Please note, for official boards convened by the Director, NOAA Corps, members will have access to Official Personnel Files. Please ensure that your file and assignment preferences are up to date.

Aviators with specific questions regarding this position may contact LCDR Chris Kerns on (813) 828-4681 or at

Want to add the NOAA Corps Centennial Graphic to your email signature block?

  • Go to
  • Right-click on image and select "copy" (no need to click on the "Download Image" button)
  • Open Gmail and go to "settings"
  • Under "general" scroll down to "signature"
  • place cursor under name, address and such and right click to "paste" image
  • click on image again and select "medium" to scale
  • scroll to bottom of page and click on "save changes"

Enjoy and congratulations on "celebrating a century of service"!

From the Assignment Desk: #0621 Port Captain, Charleston Marine Support Facility (CMSF)

#0621 Marine Operations Center Atlantic (MOC-A) is looking for a highly motivated officer to take on the responsibilities of Port Captain, Charleston Marine Support Facility (CMSF) in Charleston, SC.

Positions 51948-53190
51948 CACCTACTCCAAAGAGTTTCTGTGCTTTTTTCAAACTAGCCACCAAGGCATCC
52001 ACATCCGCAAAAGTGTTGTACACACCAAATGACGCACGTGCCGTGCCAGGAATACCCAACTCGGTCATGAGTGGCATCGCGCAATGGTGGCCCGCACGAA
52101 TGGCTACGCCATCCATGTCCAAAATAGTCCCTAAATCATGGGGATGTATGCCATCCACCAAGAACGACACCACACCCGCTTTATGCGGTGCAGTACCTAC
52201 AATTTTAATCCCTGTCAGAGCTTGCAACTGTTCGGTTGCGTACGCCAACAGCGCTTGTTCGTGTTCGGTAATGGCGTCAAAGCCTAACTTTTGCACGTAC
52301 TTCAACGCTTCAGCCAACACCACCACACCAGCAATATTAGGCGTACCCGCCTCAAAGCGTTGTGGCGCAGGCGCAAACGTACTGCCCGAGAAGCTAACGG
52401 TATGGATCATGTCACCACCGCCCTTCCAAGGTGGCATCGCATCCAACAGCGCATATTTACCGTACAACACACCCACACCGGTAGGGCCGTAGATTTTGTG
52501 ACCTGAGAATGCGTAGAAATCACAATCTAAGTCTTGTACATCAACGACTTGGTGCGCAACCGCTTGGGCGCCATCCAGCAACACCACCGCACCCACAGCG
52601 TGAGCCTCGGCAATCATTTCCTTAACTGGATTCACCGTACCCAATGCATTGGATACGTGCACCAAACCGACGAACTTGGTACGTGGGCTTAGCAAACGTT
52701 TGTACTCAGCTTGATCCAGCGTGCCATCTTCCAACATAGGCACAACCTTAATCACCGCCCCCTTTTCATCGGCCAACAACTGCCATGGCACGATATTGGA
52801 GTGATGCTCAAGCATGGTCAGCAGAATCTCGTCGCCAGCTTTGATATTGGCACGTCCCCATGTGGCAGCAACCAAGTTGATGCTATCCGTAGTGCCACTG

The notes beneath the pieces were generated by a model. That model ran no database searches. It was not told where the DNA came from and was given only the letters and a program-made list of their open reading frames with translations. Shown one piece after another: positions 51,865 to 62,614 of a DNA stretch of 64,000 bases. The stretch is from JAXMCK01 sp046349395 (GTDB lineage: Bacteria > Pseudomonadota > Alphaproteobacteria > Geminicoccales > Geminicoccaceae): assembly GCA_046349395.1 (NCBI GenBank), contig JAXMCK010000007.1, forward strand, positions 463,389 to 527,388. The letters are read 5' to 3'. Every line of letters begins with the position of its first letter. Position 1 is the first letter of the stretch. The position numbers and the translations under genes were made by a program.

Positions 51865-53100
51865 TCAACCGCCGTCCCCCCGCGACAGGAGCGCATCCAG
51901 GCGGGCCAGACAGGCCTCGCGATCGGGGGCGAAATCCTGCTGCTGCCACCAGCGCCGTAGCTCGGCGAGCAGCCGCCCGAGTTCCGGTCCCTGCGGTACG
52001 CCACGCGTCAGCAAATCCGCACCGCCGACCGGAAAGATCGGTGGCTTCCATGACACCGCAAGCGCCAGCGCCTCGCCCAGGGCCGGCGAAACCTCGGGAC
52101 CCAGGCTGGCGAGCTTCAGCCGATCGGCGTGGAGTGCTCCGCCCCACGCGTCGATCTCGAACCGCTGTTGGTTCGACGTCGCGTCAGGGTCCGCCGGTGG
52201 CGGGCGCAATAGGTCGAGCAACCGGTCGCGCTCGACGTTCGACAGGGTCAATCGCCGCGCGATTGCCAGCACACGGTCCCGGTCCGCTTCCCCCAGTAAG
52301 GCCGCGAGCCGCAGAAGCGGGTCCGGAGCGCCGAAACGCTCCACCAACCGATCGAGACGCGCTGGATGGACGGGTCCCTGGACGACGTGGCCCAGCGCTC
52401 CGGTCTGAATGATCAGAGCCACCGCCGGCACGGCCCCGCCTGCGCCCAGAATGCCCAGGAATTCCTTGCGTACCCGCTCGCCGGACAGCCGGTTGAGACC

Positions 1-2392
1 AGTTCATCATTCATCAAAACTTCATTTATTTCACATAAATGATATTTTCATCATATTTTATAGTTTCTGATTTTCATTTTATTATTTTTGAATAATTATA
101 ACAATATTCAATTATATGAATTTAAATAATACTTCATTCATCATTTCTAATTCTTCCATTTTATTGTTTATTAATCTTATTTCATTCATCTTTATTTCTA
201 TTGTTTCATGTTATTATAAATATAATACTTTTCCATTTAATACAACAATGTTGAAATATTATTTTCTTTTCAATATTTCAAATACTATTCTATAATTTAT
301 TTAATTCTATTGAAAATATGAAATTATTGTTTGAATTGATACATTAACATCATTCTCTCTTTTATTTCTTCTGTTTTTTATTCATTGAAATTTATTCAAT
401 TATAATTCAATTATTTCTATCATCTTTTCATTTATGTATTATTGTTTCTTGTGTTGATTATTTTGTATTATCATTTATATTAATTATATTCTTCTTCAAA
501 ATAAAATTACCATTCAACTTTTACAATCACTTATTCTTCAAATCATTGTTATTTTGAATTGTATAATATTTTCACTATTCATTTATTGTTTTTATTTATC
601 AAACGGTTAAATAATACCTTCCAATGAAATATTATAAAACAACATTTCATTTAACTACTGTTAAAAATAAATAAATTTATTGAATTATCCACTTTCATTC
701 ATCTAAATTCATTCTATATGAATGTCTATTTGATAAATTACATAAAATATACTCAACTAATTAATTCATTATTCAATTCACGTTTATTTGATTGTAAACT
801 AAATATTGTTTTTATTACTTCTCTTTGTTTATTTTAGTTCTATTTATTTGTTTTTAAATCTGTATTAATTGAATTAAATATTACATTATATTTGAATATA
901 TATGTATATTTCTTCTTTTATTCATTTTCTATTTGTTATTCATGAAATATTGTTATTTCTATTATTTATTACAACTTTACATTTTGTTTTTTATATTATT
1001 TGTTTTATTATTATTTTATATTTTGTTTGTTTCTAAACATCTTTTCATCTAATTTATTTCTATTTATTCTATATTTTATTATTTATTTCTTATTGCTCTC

CMSF supports the logistical needs of NOAA Ships Ronald H. Brown and Nancy Foster, as well as other visiting NOAA vessels. CMSF has 650 square feet of office space, 550 feet of pier space (on a shared pier with USCG), a half-acre storage area, and maintains a fleet of two GSA leased vehicles. The Port Captain coordinates logistics and shipping/receiving for the ships, and also helps manage the facility, accountable property, budget, and ship's security guard contract. Additionally, the Port Captain is the primary OMAO representative to the Federal Law Enforcement Training Center, U.S. Coast Guard, local NOAA offices, and other federal and state agencies.

The incumbent needs to be a self-starter who can operate with little supervision and be able to prioritize requirements. This billet provides an opportunity to develop customer service, budget management and procurement, and maintaining/developing relationships with federal and state agencies. The billet also provides opportunities to augment and possibly qualify as OOD aboard NOAA Ships Nancy Foster and/or Ronald H. Brown. The logistical aspects of the assignment would help prepare an officer for a follow-on tour as Operations Officer.

This assignment is expected to be vacant in August 2017. Officers interested in this assignment should update preferences, contact the incumbent as well as the Assignment Coordinator.